Show TOC

Step 17: Fragment CallbacksLocate this document in the navigation structure

Now that we have integrated the dialog, it's time to add some user interaction. The user will definitely want to close the dialog again at some point, so we add a button to close the dialog and assign an event handler.

Figure 1: The dialog now has an "OK" button

You can view and download all files in the Explored app in the Demo Kit under Walkthrough - Step 17.

], function (Controller, MessageToast) {
   "use strict";
   return Controller.extend("sap.ui.demo.wt.controller.HelloPanel", {
      onShowHello : function () {
      _getDialog : function () {
         // create dialog lazily
         if (!this._oDialog) {
            // create dialog via fragment factory
            this._oDialog = sap.ui.xmlfragment("sap.ui.demo.wt.view.HelloDialog", this);
            // connect dialog to view (models, lifecycle)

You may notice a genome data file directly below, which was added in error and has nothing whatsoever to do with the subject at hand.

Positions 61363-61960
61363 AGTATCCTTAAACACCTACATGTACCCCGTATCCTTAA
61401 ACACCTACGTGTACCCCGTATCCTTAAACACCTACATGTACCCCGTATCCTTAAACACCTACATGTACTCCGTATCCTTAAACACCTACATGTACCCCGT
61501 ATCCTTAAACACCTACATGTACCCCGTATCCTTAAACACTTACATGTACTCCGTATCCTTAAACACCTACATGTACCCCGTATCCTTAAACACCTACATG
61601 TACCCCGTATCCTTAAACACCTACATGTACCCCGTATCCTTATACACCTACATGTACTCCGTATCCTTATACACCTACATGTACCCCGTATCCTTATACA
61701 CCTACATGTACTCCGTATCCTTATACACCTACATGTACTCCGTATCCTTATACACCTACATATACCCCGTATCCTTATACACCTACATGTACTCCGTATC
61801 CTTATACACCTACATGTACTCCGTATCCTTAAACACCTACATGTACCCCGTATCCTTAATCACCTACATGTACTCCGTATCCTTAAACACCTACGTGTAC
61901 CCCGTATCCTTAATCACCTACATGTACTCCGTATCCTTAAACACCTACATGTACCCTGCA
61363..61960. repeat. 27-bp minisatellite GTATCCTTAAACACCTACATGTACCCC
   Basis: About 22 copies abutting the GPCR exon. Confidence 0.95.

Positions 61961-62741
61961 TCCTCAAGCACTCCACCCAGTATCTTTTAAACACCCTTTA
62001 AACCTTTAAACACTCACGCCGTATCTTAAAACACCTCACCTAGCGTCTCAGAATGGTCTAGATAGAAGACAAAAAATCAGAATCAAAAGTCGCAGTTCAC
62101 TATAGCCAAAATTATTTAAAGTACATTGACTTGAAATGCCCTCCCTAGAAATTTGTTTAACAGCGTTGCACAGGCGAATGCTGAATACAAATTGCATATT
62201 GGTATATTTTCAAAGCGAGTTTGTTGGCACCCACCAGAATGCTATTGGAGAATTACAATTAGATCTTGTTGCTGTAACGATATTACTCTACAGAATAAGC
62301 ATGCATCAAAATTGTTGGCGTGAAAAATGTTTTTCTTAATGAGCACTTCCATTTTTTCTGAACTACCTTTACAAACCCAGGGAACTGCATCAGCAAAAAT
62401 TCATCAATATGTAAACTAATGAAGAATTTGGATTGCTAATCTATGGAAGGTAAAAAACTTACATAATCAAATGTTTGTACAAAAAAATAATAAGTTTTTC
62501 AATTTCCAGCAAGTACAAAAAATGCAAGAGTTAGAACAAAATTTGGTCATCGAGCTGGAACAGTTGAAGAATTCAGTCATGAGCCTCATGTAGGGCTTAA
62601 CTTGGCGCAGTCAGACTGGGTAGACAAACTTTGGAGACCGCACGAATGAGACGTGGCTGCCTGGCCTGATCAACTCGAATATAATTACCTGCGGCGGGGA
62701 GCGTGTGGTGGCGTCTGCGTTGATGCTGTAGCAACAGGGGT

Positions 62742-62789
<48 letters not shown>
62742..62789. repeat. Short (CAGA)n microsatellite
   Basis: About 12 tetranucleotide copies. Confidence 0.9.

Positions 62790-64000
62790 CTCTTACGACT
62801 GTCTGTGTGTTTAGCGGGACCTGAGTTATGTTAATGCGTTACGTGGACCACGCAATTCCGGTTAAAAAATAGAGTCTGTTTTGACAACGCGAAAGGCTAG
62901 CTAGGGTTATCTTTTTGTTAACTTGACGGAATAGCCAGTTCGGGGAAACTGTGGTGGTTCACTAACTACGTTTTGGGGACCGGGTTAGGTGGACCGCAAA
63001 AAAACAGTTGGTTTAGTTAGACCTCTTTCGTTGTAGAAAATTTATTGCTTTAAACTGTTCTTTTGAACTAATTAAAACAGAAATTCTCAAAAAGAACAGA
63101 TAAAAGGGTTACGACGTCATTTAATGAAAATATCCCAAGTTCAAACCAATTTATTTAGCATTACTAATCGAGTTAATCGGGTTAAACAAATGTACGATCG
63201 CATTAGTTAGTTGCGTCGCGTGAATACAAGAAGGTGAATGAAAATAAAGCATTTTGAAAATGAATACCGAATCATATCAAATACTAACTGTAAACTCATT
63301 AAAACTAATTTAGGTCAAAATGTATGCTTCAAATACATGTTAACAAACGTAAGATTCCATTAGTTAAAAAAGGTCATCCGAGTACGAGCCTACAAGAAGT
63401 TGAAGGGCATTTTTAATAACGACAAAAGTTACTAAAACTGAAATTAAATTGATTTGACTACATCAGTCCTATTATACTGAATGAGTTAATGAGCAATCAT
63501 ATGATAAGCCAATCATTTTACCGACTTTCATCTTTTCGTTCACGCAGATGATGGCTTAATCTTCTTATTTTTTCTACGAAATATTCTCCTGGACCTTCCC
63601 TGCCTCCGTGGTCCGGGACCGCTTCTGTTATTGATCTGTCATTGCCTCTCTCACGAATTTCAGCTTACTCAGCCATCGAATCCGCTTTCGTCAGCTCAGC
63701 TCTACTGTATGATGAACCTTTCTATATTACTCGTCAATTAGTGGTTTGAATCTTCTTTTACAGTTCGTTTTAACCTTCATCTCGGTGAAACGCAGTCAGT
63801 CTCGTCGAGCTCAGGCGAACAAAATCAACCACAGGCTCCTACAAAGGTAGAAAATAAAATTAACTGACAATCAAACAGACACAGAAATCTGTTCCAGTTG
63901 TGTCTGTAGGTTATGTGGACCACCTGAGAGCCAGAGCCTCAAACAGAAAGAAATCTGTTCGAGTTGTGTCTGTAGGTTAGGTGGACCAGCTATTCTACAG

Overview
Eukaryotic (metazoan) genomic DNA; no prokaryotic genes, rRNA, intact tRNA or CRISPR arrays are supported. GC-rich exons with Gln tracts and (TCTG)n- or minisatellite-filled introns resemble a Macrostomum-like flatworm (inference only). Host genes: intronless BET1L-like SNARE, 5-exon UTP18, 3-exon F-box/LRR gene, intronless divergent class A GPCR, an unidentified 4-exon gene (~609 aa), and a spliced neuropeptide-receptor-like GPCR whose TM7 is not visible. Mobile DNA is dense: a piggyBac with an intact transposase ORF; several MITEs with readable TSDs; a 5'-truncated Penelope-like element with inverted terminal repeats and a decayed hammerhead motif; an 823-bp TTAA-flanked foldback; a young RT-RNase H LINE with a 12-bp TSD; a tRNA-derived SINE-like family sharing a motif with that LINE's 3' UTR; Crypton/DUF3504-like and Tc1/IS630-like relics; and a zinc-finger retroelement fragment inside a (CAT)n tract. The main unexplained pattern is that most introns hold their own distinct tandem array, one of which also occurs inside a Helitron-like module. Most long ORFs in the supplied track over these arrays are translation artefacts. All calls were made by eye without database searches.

return this._oDialog;
      onOpenDialog : function () {
      onCloseDialog : function () {

As previously described, fragments are pure UI reuse artifacts and do not have a controller. The second parameter of the sap.ui.xmlfragment function is optional and allows passing in a reference to a (controller) object. For our dialog we reference the HelloPanel controller. However, the second parameter does not necessarily have to be a controller but can be any object.

The event handler function is put into the same controller file and it closes the dialog by accessing the internal helper function that returns the dialog.

   xmlns:core="sap.ui.core" >
      title ="Hello {/recipient/name}">

In the fragment definition, we add a button to the beginButton aggregation of the dialog. The press handler is referring to an event handler called onCloseDialog, and since we passed in the reference to the HelloPanel controller, the method will be invoked there when the button is pressed. The dialog has an aggregation named beginButton as well as endButton. Placing buttons in both of these aggregations makes sure that the beginButton is placed before the endButton on the UI. What before means, however, depends on the text direction of the current language. We therefore use the terms begin and end as a synonym to “left” and “right". In languages with left-to-right direction, the beginButton will be rendered left, the endButton on the right side of the dialog footer; in right-to-left mode for specific languages the order is switched.